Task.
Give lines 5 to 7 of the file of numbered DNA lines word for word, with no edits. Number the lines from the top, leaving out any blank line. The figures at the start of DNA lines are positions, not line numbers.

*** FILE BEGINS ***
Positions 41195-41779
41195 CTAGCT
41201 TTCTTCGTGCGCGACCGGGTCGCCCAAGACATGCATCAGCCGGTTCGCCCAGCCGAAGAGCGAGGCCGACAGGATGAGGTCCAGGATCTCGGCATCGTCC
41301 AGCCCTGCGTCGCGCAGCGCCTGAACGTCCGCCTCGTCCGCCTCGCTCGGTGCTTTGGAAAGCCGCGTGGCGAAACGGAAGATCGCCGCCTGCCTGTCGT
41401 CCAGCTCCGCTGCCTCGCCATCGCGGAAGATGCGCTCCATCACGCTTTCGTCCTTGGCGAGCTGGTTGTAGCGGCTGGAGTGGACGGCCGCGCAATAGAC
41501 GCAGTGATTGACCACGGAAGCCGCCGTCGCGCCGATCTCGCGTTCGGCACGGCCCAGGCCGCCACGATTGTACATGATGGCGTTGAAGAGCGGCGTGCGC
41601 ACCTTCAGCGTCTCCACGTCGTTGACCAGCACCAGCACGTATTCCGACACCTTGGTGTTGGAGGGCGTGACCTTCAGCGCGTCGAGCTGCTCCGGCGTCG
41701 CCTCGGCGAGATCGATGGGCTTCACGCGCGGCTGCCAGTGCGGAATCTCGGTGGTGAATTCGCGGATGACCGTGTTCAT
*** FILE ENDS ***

41401 CCAGCTCCGCTGCCTCGCCATCGCGGAAGATGCGCTCCATCACGCTTTCGTCCTTGGCGAGCTGGTTGTAGCGGCTGGAGTGGACGGCCGCGCAATAGAC
41501 GCAGTGATTGACCACGGAAGCCGCCGTCGCGCCGATCTCGCGTTCGGCACGGCCCAGGCCGCCACGATTGTACATGATGGCGTTGAAGAGCGGCGTGCGC
41601 ACCTTCAGCGTCTCCACGTCGTTGACCAGCACCAGCACGTATTCCGACACCTTGGTGTTGGAGGGCGTGACCTTCAGCGCGTCGAGCTGCTCCGGCGTCG